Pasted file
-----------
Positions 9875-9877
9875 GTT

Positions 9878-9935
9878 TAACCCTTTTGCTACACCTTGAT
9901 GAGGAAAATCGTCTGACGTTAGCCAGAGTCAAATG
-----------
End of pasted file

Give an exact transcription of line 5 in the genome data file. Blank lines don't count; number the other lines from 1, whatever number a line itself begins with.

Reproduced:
9901 GAGGAAAATCGTCTGACGTTAGCCAGAGTCAAATG